23.14 – I’ve got to say, it never even occurred to me to read this as a BS storytelling moment. Much for the reasons you describe but also because of course the peddler gets the tables turned on him; that’s part of the whole “magic peddler” fairy tale. King’s certainly not peddling bad business by referencing it.

    23.14 pt. 2 – Yeah, I’m not sure the valise really makes a lot of sense, either.

    I agree – for its faults here and there, how could it be considered anything but one of King’s best? Top Ten, at the very least. If you sit down and make a list of the things you like about Stephen King – or the things he’s good at – and put it all into a spreadsheet, Needful Things checks off a lot of cells.

    1. Yeah, that moment when Gaunt uses Pop's catchphrase is pretty great. It's used so often in "The Sun Dog" that it sort of gets on my nerves there; but it's worth having done just so it could brought back for "Needful Things."

      "Festival! Festival!" -- Good lord, is it Red Hour again already?!? Where DOES the time go...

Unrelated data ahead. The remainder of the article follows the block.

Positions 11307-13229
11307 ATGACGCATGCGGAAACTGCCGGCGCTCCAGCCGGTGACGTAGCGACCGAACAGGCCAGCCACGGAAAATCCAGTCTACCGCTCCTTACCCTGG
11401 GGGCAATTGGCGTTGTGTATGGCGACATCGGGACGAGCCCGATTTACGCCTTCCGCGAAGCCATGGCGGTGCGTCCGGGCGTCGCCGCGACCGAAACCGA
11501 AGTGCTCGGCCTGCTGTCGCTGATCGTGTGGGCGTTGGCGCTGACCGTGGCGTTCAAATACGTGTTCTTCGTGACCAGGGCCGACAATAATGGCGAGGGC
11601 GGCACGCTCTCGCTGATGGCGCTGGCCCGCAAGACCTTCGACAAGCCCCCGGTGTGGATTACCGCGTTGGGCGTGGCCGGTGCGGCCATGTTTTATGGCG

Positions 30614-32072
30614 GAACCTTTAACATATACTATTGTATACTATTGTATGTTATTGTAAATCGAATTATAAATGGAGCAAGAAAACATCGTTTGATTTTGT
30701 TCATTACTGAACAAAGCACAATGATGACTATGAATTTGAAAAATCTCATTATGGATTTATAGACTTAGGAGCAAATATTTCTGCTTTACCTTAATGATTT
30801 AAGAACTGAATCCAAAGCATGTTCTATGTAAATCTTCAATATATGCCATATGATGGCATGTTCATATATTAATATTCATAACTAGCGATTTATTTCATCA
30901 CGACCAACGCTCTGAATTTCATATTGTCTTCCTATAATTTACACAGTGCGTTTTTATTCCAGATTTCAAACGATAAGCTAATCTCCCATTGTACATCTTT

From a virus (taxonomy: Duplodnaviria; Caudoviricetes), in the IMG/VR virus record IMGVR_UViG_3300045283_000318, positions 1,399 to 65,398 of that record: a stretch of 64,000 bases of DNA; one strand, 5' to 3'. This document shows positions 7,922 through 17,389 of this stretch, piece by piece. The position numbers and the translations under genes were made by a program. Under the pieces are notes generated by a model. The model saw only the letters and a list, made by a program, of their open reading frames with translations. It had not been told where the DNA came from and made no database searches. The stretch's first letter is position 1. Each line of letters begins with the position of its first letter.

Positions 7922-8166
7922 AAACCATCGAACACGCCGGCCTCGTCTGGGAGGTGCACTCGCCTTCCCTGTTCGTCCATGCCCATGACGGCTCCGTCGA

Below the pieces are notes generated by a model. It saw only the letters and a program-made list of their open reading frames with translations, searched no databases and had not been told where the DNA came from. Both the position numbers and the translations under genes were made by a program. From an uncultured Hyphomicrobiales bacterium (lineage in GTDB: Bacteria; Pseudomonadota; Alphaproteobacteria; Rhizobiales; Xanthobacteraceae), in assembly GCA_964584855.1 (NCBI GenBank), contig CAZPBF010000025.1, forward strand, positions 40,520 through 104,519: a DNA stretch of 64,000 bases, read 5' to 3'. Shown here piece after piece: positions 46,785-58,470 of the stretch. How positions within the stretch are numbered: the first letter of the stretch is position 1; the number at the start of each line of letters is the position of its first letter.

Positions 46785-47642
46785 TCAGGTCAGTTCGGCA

"I personally don’t like when King does this." -- I'm probably a little more tolerant of this than you, but only a bit. I don't think it's a bad device when it seems to have some sort of specifically fantastical underpinning (such as Nick appearing to Tom toward the end of "The Stand"); but when it doesn't -- such as here -- then it seems more like an escape hatch than anything else. Aunt Evvie's guidance doesn't bother me TOO badly; I just sort of look at it and say, "Well, that's a bit of a cheat, isn't it?"

      "Much for the reasons you describe but also because of course the peddler gets the tables turned on him; that’s part of the whole 'magic peddler' fairy tale." -- Oh, that's a good point! That hadn't occurred to me. And he's vanquished by hokum that is briefly turned into something genuine, which is sort of the opposite of what Gaunt does with his items. Hmm . . . this worked for me already, but now it seems even stronger than I'd considered. Thanks!

      "how could it be considered anything but one of King’s best? Top Ten, at the very least." -- I wouldn't place it that high on my personal list, but I'd have no problem seeing it there on somebody else's. "Good for you, list!" I'd say silently. I don't think it's properly appreciated, that's for sure.